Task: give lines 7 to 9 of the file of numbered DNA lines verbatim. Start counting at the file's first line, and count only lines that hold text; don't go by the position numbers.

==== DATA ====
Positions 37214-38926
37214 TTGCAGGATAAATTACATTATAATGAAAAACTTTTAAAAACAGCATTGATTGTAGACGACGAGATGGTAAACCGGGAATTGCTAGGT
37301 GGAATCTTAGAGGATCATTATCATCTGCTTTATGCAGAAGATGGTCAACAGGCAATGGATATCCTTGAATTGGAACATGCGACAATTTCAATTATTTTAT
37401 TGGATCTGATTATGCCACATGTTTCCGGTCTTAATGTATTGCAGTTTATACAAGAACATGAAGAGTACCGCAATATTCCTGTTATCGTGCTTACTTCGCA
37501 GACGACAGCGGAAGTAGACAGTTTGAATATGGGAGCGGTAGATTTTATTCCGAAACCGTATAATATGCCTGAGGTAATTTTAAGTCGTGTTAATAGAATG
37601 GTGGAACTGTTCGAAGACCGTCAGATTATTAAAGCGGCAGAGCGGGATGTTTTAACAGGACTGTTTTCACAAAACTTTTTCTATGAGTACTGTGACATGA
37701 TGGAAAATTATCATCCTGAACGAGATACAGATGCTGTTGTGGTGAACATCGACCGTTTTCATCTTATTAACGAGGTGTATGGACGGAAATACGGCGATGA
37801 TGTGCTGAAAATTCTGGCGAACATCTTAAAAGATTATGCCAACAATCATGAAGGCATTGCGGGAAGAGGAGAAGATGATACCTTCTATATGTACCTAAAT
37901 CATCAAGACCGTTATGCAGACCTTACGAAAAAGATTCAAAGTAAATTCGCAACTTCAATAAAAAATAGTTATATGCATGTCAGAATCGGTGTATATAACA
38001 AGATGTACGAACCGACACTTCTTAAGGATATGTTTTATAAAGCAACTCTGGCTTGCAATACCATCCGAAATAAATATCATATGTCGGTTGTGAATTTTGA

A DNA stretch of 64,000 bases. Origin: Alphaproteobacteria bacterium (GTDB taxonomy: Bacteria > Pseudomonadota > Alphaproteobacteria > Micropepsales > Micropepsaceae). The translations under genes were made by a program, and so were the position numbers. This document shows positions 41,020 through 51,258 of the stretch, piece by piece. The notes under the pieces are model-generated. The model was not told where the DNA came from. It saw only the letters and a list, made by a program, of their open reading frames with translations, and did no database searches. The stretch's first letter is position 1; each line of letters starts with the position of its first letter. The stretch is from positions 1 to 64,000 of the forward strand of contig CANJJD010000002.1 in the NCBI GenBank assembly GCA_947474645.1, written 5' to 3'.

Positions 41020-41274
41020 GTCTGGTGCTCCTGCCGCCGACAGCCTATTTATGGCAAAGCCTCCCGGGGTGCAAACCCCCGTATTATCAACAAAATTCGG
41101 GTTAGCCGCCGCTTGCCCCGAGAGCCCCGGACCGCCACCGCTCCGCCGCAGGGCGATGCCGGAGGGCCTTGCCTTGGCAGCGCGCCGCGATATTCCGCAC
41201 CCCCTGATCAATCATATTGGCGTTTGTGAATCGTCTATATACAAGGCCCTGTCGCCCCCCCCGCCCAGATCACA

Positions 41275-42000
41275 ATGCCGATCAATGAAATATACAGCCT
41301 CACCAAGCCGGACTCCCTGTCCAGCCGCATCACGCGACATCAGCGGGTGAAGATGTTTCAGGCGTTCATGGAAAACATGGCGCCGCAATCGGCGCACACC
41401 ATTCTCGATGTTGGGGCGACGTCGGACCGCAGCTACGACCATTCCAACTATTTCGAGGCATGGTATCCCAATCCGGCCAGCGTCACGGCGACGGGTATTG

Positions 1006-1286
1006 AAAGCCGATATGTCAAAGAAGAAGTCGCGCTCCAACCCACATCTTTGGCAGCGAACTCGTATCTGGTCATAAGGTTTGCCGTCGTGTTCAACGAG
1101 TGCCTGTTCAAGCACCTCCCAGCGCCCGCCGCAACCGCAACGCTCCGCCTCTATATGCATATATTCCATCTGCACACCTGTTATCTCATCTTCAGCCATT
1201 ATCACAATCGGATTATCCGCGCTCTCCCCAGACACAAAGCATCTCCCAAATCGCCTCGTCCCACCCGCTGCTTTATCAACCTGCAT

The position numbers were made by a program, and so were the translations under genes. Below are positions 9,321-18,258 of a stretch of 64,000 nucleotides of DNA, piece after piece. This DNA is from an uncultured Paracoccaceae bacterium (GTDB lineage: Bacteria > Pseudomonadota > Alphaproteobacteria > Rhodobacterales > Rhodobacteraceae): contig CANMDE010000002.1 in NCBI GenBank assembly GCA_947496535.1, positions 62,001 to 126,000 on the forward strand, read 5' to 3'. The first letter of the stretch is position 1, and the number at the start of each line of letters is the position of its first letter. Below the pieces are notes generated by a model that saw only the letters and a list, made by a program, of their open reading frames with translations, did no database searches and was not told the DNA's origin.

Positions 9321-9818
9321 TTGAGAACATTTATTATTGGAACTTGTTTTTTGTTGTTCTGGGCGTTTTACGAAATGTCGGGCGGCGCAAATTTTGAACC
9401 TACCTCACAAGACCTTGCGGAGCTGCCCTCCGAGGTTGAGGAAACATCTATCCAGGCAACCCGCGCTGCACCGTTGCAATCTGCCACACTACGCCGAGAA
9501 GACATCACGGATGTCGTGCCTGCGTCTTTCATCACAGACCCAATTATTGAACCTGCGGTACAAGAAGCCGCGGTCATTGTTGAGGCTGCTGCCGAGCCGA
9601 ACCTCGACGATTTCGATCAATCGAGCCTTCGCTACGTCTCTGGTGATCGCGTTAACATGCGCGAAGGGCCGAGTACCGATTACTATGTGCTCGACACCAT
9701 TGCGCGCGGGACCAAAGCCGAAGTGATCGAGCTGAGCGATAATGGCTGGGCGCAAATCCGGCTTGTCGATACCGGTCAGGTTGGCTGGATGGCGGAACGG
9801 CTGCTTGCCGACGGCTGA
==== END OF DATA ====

37701 TGGAAAATTATCATCCTGAACGAGATACAGATGCTGTTGTGGTGAACATCGACCGTTTTCATCTTATTAACGAGGTGTATGGACGGAAATACGGCGATGA
37801 TGTGCTGAAAATTCTGGCGAACATCTTAAAAGATTATGCCAACAATCATGAAGGCATTGCGGGAAGAGGAGAAGATGATACCTTCTATATGTACCTAAAT
37901 CATCAAGACCGTTATGCAGACCTTACGAAAAAGATTCAAAGTAAATTCGCAACTTCAATAAAAAATAGTTATATGCATGTCAGAATCGGTGTATATAACA